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Russ Conrad

Cancer Treatment - Close to home, in just a few minutes

Russ Conrad, a local radio DJ, also known as “Buddy Russ” to Southwest Louisiana residents, was diagnosed with cancer in December 2021. Like most patients, it was the last thing he would ever expect to deal with. His love for Lake Charles is strong and runs very deep in the community. When he’s not at the radio station, you can find him participating in community events, charity events, and various activities across SWLA. Whether you are attending a dinner event, wedding, a benefit, a Bingo, or even a Mardi Gras parade, you can always recognize the voice of “Your Buddy Russ.”

How It All Began

In late 2021, Russ began experiencing difficulty breathing from one side of his nose. When the issues didn’t subside after trips to his doctor, an ENT was able to identify an abnormal growth inside of his left sinus cavity. The growth was successfully removed, and Russ expected that he would move on and continue on his way. However, at the post-op appointment the doctor relayed discomforting news: he had olfactory neuroblastoma.

Unsure, at the time what this meant, Russ assumed it wasn’t great news. The doctor continued to let him know that it had spread to both of his sinus cavities and was in close proximity to his brain. He was told a second surgery was needed to remove the cancer.

“Everyone says these are the three words you don’t ever want to hear, and I can tell you, you don’t!” Russ recalls, “It still didn’t set in until I went home and showed my mom, a 30-year nurse. She looked at me and said, Russ, you have cancer.”

“It still didn’t set in until I went home and showed my mom, a 30-year nurse. She looked at me and said, Russ, you have cancer.”

A Local Option for Cancer Treatment

Because of the sensitive location, the cancer required specialized targeted treatment. In addition to chemotherapy, Russ was to receive radiation therapy five times a week over 30 days.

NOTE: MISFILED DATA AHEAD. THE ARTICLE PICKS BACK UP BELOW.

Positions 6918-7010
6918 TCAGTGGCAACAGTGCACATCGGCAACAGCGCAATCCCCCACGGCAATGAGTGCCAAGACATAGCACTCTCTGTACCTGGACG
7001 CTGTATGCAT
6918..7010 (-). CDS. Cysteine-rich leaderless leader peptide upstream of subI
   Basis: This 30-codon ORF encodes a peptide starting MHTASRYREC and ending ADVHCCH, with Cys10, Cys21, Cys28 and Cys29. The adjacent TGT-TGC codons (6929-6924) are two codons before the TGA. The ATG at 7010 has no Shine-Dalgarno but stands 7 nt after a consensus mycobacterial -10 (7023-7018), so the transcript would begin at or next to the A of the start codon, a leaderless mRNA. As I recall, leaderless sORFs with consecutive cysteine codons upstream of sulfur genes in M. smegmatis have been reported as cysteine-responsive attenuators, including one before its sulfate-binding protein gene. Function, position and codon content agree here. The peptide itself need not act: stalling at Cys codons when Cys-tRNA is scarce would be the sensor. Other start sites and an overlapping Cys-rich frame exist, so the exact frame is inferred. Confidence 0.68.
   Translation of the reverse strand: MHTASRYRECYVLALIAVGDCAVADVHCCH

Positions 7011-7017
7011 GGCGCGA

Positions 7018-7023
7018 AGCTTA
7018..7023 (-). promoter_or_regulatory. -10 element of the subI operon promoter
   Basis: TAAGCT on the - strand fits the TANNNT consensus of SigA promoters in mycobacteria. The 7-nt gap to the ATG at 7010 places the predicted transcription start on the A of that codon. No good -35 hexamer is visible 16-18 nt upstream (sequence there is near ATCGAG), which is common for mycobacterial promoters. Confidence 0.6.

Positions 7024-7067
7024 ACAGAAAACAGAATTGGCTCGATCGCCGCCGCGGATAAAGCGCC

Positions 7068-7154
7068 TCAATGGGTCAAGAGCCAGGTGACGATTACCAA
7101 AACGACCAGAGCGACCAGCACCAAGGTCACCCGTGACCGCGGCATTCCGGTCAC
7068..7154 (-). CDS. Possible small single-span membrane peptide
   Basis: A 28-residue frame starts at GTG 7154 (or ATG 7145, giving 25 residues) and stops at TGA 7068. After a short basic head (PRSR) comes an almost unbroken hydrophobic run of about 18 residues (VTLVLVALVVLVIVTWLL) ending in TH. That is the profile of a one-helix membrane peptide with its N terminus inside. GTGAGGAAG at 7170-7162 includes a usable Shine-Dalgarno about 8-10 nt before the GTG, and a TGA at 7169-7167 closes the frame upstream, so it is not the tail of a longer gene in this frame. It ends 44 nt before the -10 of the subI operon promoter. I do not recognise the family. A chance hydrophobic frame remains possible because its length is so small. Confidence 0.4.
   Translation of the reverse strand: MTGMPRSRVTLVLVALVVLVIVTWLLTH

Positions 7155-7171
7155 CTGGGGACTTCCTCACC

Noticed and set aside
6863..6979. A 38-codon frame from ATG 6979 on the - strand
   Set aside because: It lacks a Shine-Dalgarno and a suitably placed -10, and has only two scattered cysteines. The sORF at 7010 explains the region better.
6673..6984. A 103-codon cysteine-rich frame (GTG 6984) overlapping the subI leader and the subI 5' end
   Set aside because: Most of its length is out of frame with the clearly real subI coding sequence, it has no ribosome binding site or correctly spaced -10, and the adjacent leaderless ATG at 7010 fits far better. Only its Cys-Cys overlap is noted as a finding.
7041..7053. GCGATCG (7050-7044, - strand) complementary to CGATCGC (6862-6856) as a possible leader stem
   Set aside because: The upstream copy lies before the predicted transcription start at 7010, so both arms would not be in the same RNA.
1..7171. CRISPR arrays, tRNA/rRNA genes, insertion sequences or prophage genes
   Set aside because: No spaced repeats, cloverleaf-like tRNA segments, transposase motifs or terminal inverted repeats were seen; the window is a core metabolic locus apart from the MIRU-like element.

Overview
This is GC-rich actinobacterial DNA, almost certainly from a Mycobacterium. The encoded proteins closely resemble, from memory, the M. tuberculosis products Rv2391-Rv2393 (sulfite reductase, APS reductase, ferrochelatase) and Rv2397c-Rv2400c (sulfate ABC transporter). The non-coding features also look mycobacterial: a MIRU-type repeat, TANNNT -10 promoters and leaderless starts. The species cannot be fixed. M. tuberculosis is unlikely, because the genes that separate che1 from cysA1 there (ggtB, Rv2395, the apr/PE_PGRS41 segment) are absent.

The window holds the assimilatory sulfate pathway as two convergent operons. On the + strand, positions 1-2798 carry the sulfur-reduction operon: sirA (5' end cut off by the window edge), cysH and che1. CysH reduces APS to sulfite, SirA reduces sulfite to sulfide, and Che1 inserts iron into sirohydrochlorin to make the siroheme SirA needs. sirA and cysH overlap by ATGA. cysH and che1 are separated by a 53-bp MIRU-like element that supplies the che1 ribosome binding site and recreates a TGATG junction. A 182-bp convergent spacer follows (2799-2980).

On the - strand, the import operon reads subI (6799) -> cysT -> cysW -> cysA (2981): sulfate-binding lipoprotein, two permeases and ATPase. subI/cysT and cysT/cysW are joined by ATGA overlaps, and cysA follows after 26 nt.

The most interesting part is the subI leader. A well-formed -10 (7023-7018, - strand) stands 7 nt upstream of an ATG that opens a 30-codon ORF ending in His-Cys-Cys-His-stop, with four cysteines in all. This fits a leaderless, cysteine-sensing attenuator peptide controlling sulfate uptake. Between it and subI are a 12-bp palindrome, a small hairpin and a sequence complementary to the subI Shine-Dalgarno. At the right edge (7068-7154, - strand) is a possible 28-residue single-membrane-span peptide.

“The chemo was to weaken the cancer and the radiation was going to do the heavy lifting, like getting rid of a tree stump,” explains Russ.

Finding it more feasible to receive radiation treatments locally, Russ’ oncologist in Baton Rouge worked together with the Radiation Oncology team at Lake Charles Memorial Hospital’s Cancer Center. This allowed Russ to minimize his trips to Baton Rouge, and stay close to his family and friends.

“If you are on the fence, at least talk to the staff at Lake Charles Memorial. They have the people, the facility, and they have the equipment that the big boys have in Houston and Baton Rouge,” Russ says.

"They have the people, the facility, and they have the equipment that the big boys have in Houston and Baton Rouge."

Renewed Energy for a New Mission

Russ now continues his work not only fulfilling his childhood dream of being in radio but continuing to be involved in the community. He now uses his platform to do more outreach to other cancer patients along with those patients’ support teams of friends and family. He says, “I always want them to know their ‘Buddy Russ’ has their back.”

Life after a cancer diagnosis may never be as it was before. Russ uniquely describes it as: “normal is just a setting on a dryer.” His experience with cancer, he says, really put life into perspective. He now has a deeper appreciation for all the twists and turns life can throw at you as you try as hard as you can to find even a small silver lining in it all.

And now, some wise words from your “Buddy Russ”:

“Tell someone you love them. Make it weird, make it awkward, make sure the people around you know you care about them, because life is just stupid short.”

“Tell someone you love them. Make it weird, make it awkward, make sure the people around you know you care about them, because life is just stupid short.”

For more information on radiation oncology services available at LCMHS, nationally recognized cancer treatment center, please visit lcmh.com/cancer or call 337.494.3000.